The University of Arizona College of Medicine – Phoenix received the Health Professions Higher Education Excellence in Diversity (HEED) Award by INSIGHT into Diversity magazine for the third time. The HEED Award is a national honor recognizing U.S. colleges and universities that demonstrate an outstanding commitment to diversity and inclusion.
Sonji Muhammad Perry, director of College of Medicine – Phoenix’s Office of Equity, Diversity and Inclusion (OEDI), said she is proud to be part of a team that leads the effort for the college and includes leadership and staff who are passionate about ensuring medical education reflects a diverse world.
“As a college, we want to reflect our community and the patients we serve, and we strive to make our campus and workforce reflect our community,” she said. “The OEDI team works tirelessly with all departments, and the HEED Award is one product of that hard work.”
Perry said the college has made an intentional effort to embed diversity into all aspects of its educational endeavors.
“We have met significant equity, diversity and inclusion milestones at our college in the past year, especially in supporting underrepresented in medicine students,” Perry said.
“We matriculated the most diverse medical school class for the academic year 2021-22 with 22% of the students from underrepresented backgrounds; we successfully raised more than $400,000 in scholarship funds; and we are expanding our mentoring efforts for students underrepresented in medicine with the addition of a director of underrepresented in medicine mentoring position,” she added.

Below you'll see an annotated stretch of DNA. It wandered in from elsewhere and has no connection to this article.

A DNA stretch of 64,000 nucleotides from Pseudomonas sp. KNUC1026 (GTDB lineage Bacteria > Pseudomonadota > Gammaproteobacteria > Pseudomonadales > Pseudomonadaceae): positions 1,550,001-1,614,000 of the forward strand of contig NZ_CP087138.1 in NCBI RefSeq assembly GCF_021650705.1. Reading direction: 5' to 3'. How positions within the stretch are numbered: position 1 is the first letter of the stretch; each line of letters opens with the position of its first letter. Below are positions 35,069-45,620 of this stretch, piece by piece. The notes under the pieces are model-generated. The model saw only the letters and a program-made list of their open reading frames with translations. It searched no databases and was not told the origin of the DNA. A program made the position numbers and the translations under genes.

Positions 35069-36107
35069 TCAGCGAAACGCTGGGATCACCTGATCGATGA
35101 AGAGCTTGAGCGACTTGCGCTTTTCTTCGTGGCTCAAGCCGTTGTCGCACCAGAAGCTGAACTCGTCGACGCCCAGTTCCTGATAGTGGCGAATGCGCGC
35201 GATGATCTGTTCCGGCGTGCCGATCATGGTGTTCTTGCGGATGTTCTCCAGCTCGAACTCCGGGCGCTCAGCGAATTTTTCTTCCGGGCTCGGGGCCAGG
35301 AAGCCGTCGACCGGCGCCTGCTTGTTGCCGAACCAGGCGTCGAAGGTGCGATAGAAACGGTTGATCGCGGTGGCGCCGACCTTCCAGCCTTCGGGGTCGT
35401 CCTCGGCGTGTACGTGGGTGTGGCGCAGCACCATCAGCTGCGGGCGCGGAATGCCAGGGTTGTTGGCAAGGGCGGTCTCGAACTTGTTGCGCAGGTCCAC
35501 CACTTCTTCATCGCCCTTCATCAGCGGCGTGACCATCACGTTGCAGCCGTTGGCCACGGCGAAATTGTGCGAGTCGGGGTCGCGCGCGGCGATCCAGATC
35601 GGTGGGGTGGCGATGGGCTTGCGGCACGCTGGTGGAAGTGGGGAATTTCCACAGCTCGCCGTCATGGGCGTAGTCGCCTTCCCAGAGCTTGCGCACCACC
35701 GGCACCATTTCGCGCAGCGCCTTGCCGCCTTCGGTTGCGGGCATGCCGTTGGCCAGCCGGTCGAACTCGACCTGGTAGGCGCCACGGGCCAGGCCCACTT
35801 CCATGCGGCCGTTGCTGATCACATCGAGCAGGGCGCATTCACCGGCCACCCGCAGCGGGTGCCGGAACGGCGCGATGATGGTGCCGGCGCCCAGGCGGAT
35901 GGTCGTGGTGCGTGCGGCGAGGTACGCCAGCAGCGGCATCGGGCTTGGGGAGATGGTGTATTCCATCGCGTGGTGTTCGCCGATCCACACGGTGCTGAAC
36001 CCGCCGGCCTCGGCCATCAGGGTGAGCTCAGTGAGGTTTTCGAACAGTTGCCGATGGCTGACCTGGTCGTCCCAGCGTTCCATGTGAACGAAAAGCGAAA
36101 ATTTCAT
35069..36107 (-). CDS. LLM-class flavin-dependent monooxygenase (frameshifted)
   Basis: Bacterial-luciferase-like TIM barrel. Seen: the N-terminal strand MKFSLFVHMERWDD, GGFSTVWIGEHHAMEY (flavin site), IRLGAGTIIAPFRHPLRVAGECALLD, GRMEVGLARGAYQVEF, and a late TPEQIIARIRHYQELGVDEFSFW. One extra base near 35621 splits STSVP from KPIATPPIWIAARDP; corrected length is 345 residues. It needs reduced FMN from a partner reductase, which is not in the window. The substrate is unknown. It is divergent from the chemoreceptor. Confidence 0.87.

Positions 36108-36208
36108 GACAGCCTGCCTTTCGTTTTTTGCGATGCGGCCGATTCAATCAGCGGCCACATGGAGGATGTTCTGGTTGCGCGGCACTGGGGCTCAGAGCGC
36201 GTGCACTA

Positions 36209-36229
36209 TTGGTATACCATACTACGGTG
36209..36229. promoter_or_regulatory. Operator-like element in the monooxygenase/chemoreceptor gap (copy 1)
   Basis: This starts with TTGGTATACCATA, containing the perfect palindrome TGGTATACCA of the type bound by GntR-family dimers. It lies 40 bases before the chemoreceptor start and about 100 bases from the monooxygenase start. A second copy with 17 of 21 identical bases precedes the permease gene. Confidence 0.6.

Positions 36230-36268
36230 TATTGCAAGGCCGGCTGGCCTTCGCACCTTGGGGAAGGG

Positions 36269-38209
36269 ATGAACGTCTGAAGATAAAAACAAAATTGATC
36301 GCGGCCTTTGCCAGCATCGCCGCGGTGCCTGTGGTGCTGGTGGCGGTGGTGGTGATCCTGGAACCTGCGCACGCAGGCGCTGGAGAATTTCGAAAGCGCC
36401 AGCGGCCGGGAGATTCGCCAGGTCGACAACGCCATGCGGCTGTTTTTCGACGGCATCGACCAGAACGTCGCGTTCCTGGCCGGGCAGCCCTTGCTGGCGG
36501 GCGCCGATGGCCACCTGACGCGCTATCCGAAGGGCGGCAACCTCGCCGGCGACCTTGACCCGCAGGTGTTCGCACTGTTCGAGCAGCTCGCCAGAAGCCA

The significance of receiving the HEED recognition for a third time was not lost on Francisco Lucio, JD, associate dean of the College of Medicine – Phoenix OEDI.
“Receiving the HEED Award for the third time is emblematic of the hard work and consistency from many at the college toward a more equitable, diverse and inclusive campus that is nationally recognized,” Lucio said. “These changes can be seen in the diversity of our student body, the elevated inclusion and support of our faculty through groups like Women in Medicine and Science, and the transformation within our medical school curriculum, to name a few.”
Perry noted that in 2021, the College of Medicine – Phoenix was selected as one of 11 schools to participate in the Anti-Racist Transformation in Medical Education (ART in MED Ed) initiative. The three-year program funded by the Josiah Macy Jr. Foundation is designed to dismantle institutional racism, establish and maintain capacity for transformational change, and build a community of practice within and across schools. ART in MED Ed is now in Phase 3, where Perry said they are “building change leaders, infrastructure and conditions to support change and working with individuals who are deeply committed to the change process.”
One project for the 2023-24 academic year, Perry said, is to host a Black Men In White Coats Summit, which will provide underrepresented in medicine students from elementary school through college undergraduate levels with opportunities to meet and engage with health care professionals.
“As we look to the future, it is ever-important that we strengthen pathway programs for the next generation of medical students,” Lucio added. “We continue to do this through programs such as our Mobile Medical School Program, which provides medical school and health career exposure opportunities for elementary to middle school students.”
INSIGHT Into Diversity magazine is the oldest and largest diversity-focused publication in higher education. The college is one of 64 award recipients for 2022.